Probe continues into deaths of four Marines at Camp Pendleton
An investigation was continuing Thursday into the explosion that killed four Marines at Camp Pendleton on a live-fire artillery range.
The accident Wednesday was not due to a live-fire incident, the Marine Corps said.
The Marines were in a detail that had been assigned to clear away unexploded ordnance on the Zulu range. Clearing away ordnance is a basic maintenance chore in preparation for using the range for training.
The names of the dead Marines have yet been released. Within hours, Marine officials began the task of notifying relatives of the four.
“We offer our heartfelt prayers and condolences to the families of the Marines lost today in this tragic accident,” said Brig. Gen. John W. Bullard, commanding general of Marine Corps Installations West-Camp Pendleton.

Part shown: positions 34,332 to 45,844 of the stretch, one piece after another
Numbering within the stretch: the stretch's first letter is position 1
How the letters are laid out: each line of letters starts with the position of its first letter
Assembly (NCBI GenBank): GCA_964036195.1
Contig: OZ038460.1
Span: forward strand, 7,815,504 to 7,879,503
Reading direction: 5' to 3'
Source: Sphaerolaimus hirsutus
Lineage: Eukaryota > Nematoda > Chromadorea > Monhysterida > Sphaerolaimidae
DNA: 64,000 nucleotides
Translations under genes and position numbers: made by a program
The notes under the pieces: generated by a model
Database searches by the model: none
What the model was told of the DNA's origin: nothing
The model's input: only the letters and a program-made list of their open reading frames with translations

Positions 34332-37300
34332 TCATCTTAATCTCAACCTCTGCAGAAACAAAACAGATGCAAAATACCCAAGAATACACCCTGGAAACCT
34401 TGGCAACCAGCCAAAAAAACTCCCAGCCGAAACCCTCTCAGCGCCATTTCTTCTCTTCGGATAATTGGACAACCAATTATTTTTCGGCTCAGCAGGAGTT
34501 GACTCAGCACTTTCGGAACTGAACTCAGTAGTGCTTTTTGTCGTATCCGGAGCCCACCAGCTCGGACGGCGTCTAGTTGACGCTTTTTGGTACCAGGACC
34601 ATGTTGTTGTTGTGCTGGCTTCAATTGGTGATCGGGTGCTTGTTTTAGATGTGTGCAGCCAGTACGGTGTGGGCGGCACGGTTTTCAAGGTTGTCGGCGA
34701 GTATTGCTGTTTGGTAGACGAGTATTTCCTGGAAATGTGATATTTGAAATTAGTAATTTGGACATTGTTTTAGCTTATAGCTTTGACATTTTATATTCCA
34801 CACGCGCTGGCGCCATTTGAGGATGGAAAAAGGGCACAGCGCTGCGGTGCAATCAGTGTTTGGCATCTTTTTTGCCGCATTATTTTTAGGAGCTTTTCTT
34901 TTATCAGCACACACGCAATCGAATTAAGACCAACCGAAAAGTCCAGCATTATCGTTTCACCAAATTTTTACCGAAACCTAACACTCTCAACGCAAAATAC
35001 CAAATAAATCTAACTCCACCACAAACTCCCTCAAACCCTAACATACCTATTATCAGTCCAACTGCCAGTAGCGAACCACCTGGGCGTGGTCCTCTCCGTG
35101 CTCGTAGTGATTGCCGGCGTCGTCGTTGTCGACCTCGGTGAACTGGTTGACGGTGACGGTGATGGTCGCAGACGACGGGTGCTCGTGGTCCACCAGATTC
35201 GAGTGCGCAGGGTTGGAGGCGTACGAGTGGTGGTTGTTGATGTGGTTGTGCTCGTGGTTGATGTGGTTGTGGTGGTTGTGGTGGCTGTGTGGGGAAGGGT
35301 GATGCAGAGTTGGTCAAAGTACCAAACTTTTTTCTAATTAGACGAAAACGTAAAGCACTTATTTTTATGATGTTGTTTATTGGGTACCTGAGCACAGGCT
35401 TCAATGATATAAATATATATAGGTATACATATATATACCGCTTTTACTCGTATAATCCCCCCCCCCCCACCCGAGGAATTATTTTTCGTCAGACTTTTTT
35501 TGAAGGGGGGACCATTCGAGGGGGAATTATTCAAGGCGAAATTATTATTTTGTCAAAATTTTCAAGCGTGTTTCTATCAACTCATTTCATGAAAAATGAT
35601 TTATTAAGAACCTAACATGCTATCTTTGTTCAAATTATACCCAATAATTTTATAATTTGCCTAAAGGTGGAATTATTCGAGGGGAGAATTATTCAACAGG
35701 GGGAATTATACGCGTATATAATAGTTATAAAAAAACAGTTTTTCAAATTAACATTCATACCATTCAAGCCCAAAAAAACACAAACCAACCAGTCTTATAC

There was no live-fire training underway on the Zulu range at the time of the accident. Training on the adjacent Whiskey range continued without interruption.
Part of any investigation into a training death is an examination of whether safety precautions were followed.
In March, seven enlisted Marines from Camp Lejeune, N.C., were killed during mortar training at the Hawthorne Army Depot in Nevada.
The premature explosion of the 60-millimeter mortar round that killed the seven was later determined to have been caused by human error in using a mortar, the Marine Corps said.
A lieutenant colonel, a captain, and a chief warrant officer were relieved of command as a result of the investigation.
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